International Relations

Russian oil price cap and India’s relevant response

A price restriction on Russian oil under a G7 proposal recently took effect. The idea, which took months to materialise, aims to strike a delicate balance between preventing supply disruptions on the world oil market, which would drive up prices, and starving the Russian government of oil profits in order to financially cripple its war against Ukraine. However, the action runs the danger of disrupting the world crude oil market.

Price cap on Russian oil

  • The $60 per barrel cap and denial of infrastructure services to Russian oil are designed to reduce Russia’s oil revenues while keeping Russian crude on the market by forbidding Western allies from providing insurance, maritime services, and financial support for tanker cargoes priced above a set dollar-per-barrel cap.
  • Try to reduce Russia’s oil income and put pressure on it: The US’s proposed cap is intended to harm Moscow’s finances while preventing a significant increase in oil prices in the event that Russia’s oil is abruptly removed from the world market.
  • Impact on shipping: Tanker owners may be hesitant to accept Russian oil and may encounter difficulties delivering it if they lack insurance.

Russian response to the price cap

  • Russia has declared that it will not adhere to the restriction and that it will stop supplying nations that do.
  • Retaliate by stopping the shipments: In an effort to benefit from an abruptly higher global oil price on whatever it can sell in spite of the sanctions, it could retaliate by stopping the shipments.
  • Price caps won’t prevent the war’s financing, according to Russia. The cap, according to recent statements from Russia, won’t have an impact on the funding of its “special military operation” in Ukraine.
  • Other buyers might circumvent the limitations by prioritising national interests: Chinese and Indian consumers would object to the cap, and Russia or China might try to establish their own insurance companies to replace those that the US, UK, and Europe have blocked. It’s also conceivable that these nations will devise inventive ways to get beyond the limitations set by the G7.

Impacts on the world’s oil supply chain

  • Russian oil can now only be transported using the infrastructure of the G7 countries if it is sold for $60 per barrel or less. In general, this means that Russian oil cannot be transported anywhere in the world using the infrastructure of the G7 countries’ tankers, insurance, etc.
  • Higher cost of purchasing oil from Russia: Given that the majority of businesses that provide shipping and insurance services are based in these G7 countries, purchasing oil from Russia at a higher cost is challenging. In the week before this announcement, Urals crude was trading in the mid-$60s range.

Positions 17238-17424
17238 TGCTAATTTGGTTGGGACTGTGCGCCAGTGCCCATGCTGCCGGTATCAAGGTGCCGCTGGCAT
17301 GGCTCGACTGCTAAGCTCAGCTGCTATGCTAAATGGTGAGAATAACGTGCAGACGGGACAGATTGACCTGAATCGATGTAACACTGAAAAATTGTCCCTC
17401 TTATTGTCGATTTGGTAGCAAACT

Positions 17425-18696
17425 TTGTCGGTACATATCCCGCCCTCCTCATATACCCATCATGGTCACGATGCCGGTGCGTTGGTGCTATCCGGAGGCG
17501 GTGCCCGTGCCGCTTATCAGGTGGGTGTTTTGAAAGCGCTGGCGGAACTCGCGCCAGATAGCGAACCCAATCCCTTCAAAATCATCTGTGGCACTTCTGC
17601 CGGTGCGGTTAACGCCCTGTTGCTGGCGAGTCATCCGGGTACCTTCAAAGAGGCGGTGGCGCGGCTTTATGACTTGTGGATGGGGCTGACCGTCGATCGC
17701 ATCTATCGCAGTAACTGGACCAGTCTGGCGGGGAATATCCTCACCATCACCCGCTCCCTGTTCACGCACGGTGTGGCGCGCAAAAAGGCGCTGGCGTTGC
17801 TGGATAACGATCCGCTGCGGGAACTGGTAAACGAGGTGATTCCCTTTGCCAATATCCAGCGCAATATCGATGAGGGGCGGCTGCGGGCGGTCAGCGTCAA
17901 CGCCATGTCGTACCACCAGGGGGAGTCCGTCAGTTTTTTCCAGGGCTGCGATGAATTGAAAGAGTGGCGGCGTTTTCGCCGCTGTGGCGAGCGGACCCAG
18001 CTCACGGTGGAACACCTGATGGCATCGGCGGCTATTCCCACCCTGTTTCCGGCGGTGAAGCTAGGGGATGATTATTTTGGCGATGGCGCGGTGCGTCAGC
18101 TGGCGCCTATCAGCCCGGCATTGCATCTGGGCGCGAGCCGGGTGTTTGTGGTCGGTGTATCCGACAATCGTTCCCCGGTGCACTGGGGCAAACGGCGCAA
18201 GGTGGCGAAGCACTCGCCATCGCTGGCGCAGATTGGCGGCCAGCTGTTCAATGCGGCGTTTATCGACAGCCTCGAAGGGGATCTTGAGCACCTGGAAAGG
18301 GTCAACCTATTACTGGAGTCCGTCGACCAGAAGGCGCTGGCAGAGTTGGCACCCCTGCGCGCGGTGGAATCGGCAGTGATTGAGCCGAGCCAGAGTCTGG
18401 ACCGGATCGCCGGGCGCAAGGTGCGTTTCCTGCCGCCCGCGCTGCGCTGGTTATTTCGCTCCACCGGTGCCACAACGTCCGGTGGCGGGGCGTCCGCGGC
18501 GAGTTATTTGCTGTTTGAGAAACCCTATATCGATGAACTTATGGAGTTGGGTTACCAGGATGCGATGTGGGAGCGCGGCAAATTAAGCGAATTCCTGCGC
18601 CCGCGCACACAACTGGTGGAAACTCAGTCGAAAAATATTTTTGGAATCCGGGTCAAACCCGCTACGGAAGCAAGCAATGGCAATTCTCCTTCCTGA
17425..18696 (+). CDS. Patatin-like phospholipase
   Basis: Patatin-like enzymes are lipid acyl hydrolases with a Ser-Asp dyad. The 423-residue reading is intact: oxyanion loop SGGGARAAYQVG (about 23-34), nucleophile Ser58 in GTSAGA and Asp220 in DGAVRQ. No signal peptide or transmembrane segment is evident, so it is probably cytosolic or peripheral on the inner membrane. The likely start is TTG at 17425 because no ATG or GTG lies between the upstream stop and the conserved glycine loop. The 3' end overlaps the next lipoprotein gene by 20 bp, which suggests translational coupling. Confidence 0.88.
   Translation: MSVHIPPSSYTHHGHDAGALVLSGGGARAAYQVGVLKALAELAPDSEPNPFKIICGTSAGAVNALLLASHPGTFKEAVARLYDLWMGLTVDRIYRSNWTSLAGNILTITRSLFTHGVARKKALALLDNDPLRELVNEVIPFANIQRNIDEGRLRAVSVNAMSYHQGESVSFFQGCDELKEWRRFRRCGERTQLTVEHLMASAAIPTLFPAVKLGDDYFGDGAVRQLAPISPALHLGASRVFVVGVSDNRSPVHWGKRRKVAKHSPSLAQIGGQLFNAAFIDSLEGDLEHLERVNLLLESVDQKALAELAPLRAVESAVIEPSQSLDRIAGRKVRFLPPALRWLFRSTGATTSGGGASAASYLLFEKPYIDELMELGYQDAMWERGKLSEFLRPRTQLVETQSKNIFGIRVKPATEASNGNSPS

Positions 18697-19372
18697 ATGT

• Purchasing nations are at a disadvantage but remain below Brent crude oil prices Even while Russia has failed to comply with this regulation and the cap will disfavour nations that choose to purchase oil from Russia at a price greater than $60 per barrel, the price will still be significantly lower than Brent crude oil, which is presently selling at over $81 per barrel.
  • Nations that carried on commerce despite opposition: So far, nations like India and China have kept up their commerce with Russia in spite of opposition from the west.

Response from India and bilateral commerce with Russia

  • India and Russia now have more bilateral trade than ever before: In reality, as this newspaper has noted, India and Russia’s bilateral commerce has risen to a record high in the first five months of the year (April-August).
  • India prioritising its own interests and benefiting from the sale price: India increased its oil imports from Russia by taking advantage of the discounts being offered, putting its interests first. Previously importing less than 1% of its import needs from Russia, India now buys around a fifth of its oil from that nation.
  • Given that India imports oil, the transaction at a reduced price will help to reduce the current account deficit and promote economic stability. After all, lower crude oil prices will ease price pressures in the economy and relieve the current account deficit, reducing risks to macroeconomic stability for an oil importer like India, which fulfils the vast majority of its needs through imports.
  • India rejected the alleged moral obligation: India denied any “moral” obligation to join the coalition for a price cap.


Any attempts to use commerce as a weapon will merely skew the world market and harm energy-poor customers who are not to blame for the conflict. India has been governed by its sovereign interests in its response to the West’s reprisal against Russia for the war in Ukraine thus far. This must remain the underlying principle.

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